16], EAP-POTP defines the following identifiers to be associated with generated key material: Peer-ID: The combined contents of the User Identifier TLV and the Token Key Identifier TLV. Server-ID: The contents of the Server Identifier field of the Server-Info TLV. Method-ID: The identifier of the established session (i.e., the contents of the Session Identifier field of the Server-Info TLV that defined the session). RFC 3748 , the following security claims are made for the EAP-POTP method: Authentication mechanism: Generic OTP Ciphersuite negotiation: Yes (No in basic variant) Mutual authentication: Yes (No in basic variant) Integrity protection: Yes (No in basic variant) Replay protection: Yes (see below) Confidentiality: Only in the OTP protection variant, and then only OTP values and any information sent after exchange of the Confirm TLV Key derivation: Yes (No in basic variant) Key strength: Depends on size of OTP value, strength of underlying shared secret, strength and characteristics of OTP algorithm, pepper length, iteration count, and whether the method is used within a tunnel such as PEAPv2. For some illustrative examples, and a further discussion of this, see Appendix D. Dictionary attack prot.: N/A (Human-selected passwords not used) Fast reconnect: Yes Crypt. binding: N/A (EAP-POTP is not a tunnel method) Session independence: Yes Fragmentation: N/A (Packets shall not exceed MTU of 1020) Channel binding: Yes (No in basic variant) Acknowledged S/F: Yes State Synchronization: Yes (No in basic variant)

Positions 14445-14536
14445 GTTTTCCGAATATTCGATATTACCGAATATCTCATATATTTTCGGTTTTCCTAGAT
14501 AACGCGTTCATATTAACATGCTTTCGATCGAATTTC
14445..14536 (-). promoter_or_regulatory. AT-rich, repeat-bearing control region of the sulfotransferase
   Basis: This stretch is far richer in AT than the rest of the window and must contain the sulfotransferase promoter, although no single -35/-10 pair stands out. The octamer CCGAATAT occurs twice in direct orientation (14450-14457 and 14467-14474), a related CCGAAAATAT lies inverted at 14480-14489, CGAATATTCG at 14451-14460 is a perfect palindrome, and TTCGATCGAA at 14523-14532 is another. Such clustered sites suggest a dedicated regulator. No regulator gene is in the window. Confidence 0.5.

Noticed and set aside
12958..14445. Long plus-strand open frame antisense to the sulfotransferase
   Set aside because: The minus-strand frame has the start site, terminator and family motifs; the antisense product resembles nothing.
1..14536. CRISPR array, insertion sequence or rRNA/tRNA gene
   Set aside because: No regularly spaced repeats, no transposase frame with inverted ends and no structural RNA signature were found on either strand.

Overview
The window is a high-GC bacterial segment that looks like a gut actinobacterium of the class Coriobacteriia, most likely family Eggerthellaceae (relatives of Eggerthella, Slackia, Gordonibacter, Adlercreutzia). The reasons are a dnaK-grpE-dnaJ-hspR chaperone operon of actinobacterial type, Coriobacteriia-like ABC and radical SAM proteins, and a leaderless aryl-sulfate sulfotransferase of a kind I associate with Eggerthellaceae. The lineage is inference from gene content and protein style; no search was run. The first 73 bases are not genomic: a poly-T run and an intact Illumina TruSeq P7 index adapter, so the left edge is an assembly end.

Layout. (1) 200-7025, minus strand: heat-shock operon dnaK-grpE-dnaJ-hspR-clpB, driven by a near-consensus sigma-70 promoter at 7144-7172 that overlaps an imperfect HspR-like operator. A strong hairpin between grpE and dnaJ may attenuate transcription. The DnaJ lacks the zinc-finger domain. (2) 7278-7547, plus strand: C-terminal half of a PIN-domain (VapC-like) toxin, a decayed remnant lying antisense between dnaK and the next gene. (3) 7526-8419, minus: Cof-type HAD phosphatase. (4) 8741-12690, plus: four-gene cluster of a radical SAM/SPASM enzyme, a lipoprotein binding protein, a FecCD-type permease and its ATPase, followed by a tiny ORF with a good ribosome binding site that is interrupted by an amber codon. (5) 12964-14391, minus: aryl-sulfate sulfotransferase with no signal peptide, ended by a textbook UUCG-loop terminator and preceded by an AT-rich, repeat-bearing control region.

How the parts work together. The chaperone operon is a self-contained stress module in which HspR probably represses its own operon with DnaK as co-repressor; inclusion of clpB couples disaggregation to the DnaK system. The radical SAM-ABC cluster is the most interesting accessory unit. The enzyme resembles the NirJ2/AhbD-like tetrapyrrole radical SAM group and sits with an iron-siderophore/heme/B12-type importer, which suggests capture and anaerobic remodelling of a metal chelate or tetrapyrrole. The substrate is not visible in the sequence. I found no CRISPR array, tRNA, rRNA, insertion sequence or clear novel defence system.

17], for example. When the OTP protection variant is used, however, the EAP method provides privacy for OTPs and new PINs, negotiation of cryptographic algorithms, mutual authentication, and protection against replay attacks and protocol version downgrades. It also provides protection against man-in-the-middle attacks, not due to the infeasibility for a man-in-the-middle to solve for a valid OTP given an OTP TLV, but due to the computational expense of finding the OTP in the limited time period during which it is valid (this is mainly true for tokens, including the current time in their OTP calculations, or when a sent challenge has a certain lifetime). It should be noted, however, that a retrieved OTP, even if "old" and invalid, still may divulge some information about the user's PIN. Clearly, this is also true for the basic variant. Implementations of this EAP method, where user PINs are sent with OTPs, are therefore RECOMMENDED to ensure regular user PIN changes, regardless of whether the protected variant or the basic variant is employed. It should also be noted that, while it is possible for a rogue access point, e.g., to clone MAC addresses, and hence mount a man-in-the- middle attack, such an access point will not be able to calculate the session keys MSK and EMSK. This demonstrates the importance of using the derived key material properly to protect a subsequent session. Protected mode protects against version downgrade attacks due to the HMAC both parties transmit in this mode. As described, each party calculates the HMAC on sent and received EAP-POTP handshake messages. If an attacker were to modify a Version TLV, this would be reflected